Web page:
Once Upon a Breakfast Time in the North West…

My life betwixt 30 years of breakfast television

I was quite a hyperactive child in 1983. Unlike today, I had no trouble getting up early in the morning. This wasn’t down to my eagerness of going to the Hollings Lodge playgroup (God rest its little stone built soul now replaced by inferior brick built semis!), but more my inability to sleep properly. Before the 17 January 1983, my only option at half past six in the morning was Piccadilly Radio. The sleepless Stuart Vallantine of 1982-83 used to enjoy listening Pete Baker’s Nightshift show as a consequence.

Once upon a time, one Monday in Granadaland, this changed. Unlike my Yorkshire fellows who had breakfast telly since 1977 (thanks to Bob Warman’s Good Morning Calendar), the idea of watching television before midday was a novelty. If you did, it was either the Trade Test Transmission films, IBA’s Engineering Announcements, Pages From Ceefax, or Stop, Look and Listen (Schools programmes occupied what is now the preserve of The Jeremy Kyle Show or Heirhunters (and I would sooner have a rerun season of How We Used to Live instead of Saints and Scroungers any day!)).

By 0628, we were treated to this clip:

At Chez Vall, we would alternate between BBC Breakfast Time or Piccadilly Radio. Three weeks later, ITV’s service would make a greater impact on me. As I was unable to understand the content of Frank Bough’s witterings, or indeed my parents sometimes, after being unable to speak for two years, it was the music and the graphics which made the most impact.

Enter TV-am, its liberal use of the Century Gothic/Avant Garde typeface, expensive opening titles and – most of all – for me – the signature music composed by Jeff Wayne. I would – and still go – fuzzy over his score for Daybreak (the late Robert Kee’s programme – not ITV’s latest effort with Aled Jones). In later years, his music for Daybreak and Good Morning Britain would be analogous with ‘school’. They were as much a soundtrack to my formative years as much as The Pet Shop Boys’ West End Girls and anything produced by Stock Aitken and Waterman.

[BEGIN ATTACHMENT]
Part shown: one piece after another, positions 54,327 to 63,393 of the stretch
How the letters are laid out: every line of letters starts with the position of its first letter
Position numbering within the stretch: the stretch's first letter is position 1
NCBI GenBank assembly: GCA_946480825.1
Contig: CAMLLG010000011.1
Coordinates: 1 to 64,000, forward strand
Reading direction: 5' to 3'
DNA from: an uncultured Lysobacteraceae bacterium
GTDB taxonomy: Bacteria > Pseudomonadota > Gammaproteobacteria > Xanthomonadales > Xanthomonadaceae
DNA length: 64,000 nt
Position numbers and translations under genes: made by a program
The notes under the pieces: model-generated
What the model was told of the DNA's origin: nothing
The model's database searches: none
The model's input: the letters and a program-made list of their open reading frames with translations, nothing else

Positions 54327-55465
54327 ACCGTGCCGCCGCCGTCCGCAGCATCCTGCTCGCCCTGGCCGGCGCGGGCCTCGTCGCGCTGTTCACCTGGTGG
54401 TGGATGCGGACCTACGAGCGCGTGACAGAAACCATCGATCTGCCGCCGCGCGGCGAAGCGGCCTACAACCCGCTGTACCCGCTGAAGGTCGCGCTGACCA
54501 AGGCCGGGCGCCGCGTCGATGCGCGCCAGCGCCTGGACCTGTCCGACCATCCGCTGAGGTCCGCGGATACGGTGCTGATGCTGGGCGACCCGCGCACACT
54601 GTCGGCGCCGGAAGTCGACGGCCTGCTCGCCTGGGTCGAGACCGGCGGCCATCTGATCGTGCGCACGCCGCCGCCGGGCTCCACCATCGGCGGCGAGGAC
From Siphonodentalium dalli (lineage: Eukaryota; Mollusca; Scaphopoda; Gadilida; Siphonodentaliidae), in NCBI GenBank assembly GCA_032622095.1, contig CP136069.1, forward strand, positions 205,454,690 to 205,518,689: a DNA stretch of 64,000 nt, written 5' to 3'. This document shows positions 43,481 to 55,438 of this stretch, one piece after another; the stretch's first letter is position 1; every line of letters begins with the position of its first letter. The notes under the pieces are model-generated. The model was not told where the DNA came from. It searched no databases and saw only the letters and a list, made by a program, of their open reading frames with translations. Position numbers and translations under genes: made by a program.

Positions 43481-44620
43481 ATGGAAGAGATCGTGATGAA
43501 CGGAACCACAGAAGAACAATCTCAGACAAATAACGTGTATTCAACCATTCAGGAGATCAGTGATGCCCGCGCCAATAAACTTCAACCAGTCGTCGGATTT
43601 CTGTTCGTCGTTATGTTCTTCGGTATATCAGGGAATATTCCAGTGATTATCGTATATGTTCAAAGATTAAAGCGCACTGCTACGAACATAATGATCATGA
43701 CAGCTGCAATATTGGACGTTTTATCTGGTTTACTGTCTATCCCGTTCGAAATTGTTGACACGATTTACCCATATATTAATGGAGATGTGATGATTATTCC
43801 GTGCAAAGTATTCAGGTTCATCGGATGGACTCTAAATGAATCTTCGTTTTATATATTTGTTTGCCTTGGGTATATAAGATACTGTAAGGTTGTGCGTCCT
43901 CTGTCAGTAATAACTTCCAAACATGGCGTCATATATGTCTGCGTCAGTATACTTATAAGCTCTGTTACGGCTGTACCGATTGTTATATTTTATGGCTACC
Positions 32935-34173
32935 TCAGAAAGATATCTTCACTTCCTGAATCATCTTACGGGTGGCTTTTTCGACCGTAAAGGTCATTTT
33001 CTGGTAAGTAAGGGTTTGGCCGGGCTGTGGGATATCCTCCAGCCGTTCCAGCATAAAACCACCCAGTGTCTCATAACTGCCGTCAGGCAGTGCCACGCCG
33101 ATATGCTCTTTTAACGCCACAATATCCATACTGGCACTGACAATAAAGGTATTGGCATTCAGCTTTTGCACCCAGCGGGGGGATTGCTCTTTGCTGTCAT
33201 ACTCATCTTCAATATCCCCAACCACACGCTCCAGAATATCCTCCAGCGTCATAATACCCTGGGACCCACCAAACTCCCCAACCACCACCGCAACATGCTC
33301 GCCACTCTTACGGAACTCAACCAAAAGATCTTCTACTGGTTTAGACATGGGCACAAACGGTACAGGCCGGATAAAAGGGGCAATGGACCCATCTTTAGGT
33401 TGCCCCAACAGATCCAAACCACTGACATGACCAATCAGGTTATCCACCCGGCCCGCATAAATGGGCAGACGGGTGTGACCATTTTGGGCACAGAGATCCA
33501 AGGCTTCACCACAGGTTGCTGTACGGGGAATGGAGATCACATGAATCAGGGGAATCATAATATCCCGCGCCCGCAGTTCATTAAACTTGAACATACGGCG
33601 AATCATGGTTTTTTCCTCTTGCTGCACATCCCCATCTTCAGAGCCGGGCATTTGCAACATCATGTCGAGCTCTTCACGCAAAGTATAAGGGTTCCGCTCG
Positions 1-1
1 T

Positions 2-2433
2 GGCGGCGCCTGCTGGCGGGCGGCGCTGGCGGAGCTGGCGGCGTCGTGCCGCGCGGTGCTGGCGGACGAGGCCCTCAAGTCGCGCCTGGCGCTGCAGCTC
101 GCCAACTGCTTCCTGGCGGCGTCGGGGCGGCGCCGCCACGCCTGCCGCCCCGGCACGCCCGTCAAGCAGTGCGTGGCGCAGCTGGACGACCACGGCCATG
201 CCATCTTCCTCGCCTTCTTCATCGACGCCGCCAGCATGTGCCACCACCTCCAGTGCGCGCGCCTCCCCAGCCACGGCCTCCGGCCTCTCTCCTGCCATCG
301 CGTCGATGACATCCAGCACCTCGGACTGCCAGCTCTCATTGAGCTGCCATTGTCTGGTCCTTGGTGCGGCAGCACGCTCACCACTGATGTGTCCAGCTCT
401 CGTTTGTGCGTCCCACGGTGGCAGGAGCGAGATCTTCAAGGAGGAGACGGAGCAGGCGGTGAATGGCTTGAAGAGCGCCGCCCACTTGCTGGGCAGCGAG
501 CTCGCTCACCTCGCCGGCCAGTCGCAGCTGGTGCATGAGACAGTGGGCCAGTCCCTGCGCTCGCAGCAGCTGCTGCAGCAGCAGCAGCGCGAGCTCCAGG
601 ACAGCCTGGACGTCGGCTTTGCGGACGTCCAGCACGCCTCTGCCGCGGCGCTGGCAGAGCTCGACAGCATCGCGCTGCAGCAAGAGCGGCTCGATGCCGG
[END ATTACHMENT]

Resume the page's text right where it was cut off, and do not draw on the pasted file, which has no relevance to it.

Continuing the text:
In its first few months, we would alternate between BBC and ITV. By the end of 1983, we warmed more to TV-am at Chez Vall. Thanks to Greg Dyke’s transformation, the lighter format was more favourable to us. I liked Roland Rat’s slot; at home, it was a case of ‘what’s Breakfast Time?’; we wanted some information and a bit of entertainment, but nothing too heavy going for 7.30.

For us, TV-am also excelled in its children’s programming. My earliest memories of which involved waking up on a Saturday morning in 1984 to see Datarun (and an earworm which lasted till I discovered YouTube and TV Cream). Sarah, my younger sister, and I, would later watch Wacaday, The Wide Awake Club, or – courtesy of Bruce Gyngell in 1987 – multifarious episodes of Batman and Flipper.

To us, Tommy Boyd seemed rather staid. Arabella Warner was slightly livelier, but her successor Michaela Strachan would be a good second to Hyde’s very own Timmy Mallett. We remembered Timmy Mallett from Piccadilly Radio, and was happy to find he was just as daft on Wacaday as he was on Piccadilly Radio. Mallett’s Mallet, his cockatoo Magic and the daft glasses and phrases would have an impression.

On Saturdays, we would usually switch over to the BBC for Saturday Superstore or Going Live. Or, as was the case in 1986 at Chez Vall, leave the telly on ITV for Get Fresh. During the half term holidays, it would either be BBC’s or ITV’s children’s programming or (better still, during the February and October week long holidays), either Crosswits, Lucky Ladders, Going for Gold or Chain Letters.


The personalities of TV-am and BBC Breakfast Time were just as much a part of early 1980s breakfast television alongside its content. For us, the laugh of Rustie Lee was amusing yet simultaneously annoying. We wondered how Russell Grant would get away with such lurid knitwear. Dad always used to think Francis Wilson’s weather forecasting manner sent him to sleep.